I don’t know how I ever got away with not reading this. I think it may be perfect.
I’m a sucker for works that explore the relationships between memory, fact and reality, and war is certainly an appropriate setting for such a discussion. A soldier’s wartime memories constitute the most intense type of truth, whether or not the facts are recalled with 100% accuracy.
The language is effortlessly flawless; the story lines are simultaneously funny, suspenseful, shocking and achingly TRUTHFUL; the format is revolutionary… this is definitely the best book about war that I’ve read, if not one of the best books period. Again, I think it may be perfect.
"A true war story is never moral. It does not instruct, nor encourage virtue, nor suggest models of proper human behavior, nor restrain men from doing the things men have always done. If a story seems moral, do not believe it. If at the end of a war story you feel uplifted, or if you feel that some small bit of rectitude has been salvaged from the larger waste, then you have been made the victim of a very old and terrible lie. There is no rectitude whatsoever. As a first rule of thumb, therefore, you can tell a true war story by its absolute and uncompromising allegiance to obscenity and evil…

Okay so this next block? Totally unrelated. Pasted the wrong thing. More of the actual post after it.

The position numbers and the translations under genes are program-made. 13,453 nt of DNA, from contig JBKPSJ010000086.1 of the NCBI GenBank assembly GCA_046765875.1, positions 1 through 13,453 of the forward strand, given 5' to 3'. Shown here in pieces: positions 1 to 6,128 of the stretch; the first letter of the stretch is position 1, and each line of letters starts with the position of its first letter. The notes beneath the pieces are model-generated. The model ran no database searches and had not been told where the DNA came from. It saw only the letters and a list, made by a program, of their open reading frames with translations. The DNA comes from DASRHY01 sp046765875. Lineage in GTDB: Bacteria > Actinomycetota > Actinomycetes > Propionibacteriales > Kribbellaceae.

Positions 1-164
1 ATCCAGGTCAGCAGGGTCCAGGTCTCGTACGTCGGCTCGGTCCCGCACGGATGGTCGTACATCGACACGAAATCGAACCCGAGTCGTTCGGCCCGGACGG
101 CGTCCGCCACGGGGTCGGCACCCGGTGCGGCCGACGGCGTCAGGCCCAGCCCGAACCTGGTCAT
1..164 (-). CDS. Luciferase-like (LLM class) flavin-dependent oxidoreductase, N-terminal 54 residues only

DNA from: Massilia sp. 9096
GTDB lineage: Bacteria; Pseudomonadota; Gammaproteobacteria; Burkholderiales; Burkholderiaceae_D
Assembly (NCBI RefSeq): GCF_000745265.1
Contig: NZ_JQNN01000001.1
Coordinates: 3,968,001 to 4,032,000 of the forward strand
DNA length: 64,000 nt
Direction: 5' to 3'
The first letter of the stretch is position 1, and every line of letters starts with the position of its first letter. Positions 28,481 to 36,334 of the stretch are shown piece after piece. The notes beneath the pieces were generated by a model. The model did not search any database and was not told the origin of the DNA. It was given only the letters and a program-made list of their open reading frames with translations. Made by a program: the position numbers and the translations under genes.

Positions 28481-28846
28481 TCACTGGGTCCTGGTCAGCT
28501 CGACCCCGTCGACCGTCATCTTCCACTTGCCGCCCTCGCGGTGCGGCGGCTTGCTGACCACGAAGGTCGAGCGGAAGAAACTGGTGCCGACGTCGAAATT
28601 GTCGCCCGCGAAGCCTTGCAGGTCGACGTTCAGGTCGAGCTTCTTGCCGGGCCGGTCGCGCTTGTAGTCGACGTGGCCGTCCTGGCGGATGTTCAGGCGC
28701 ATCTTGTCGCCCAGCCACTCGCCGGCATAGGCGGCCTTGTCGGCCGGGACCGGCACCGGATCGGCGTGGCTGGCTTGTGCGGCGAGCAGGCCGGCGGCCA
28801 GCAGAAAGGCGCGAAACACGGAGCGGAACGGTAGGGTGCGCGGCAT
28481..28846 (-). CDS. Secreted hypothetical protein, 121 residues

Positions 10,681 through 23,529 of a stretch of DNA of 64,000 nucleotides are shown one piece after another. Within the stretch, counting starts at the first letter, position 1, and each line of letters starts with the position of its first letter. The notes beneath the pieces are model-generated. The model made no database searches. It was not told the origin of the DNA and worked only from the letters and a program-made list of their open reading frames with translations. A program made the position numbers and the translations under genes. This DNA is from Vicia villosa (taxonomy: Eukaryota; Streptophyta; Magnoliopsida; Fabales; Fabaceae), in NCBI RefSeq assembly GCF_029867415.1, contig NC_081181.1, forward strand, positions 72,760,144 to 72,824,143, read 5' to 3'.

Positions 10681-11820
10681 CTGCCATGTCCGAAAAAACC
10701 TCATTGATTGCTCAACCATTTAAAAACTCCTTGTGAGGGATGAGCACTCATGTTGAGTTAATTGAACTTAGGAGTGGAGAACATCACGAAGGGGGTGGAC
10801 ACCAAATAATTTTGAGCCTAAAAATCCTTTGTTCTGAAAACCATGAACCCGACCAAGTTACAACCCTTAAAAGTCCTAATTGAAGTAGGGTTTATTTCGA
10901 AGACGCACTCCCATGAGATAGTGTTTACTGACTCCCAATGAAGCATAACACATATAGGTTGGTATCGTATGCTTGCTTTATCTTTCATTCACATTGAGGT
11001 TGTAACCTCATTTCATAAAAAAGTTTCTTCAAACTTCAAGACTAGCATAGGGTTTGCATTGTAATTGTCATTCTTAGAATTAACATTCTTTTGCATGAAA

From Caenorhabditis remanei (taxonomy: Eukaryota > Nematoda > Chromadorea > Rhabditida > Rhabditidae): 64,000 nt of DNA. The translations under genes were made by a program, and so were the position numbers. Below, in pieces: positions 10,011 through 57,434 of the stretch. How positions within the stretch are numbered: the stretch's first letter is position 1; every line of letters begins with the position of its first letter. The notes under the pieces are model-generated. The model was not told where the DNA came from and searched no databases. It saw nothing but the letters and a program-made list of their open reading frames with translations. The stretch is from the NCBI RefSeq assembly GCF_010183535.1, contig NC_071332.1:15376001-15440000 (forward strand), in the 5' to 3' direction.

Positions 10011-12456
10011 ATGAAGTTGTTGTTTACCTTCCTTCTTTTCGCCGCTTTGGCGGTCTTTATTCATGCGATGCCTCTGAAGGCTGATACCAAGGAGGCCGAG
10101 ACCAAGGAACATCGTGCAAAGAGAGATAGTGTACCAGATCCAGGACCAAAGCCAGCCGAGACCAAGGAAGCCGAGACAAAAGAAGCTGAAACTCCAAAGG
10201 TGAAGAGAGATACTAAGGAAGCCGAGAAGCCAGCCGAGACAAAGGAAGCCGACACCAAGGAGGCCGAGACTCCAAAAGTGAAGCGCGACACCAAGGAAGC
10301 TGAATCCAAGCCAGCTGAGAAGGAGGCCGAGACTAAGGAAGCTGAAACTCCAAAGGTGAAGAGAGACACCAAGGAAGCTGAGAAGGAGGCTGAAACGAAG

"You can tell a true war story if it embarrasses you. If you don’t care for obscenity, you don’t care for the truth; if you don’t care for the truth, watch how you vote. Send guys to war, they come home talking dirty."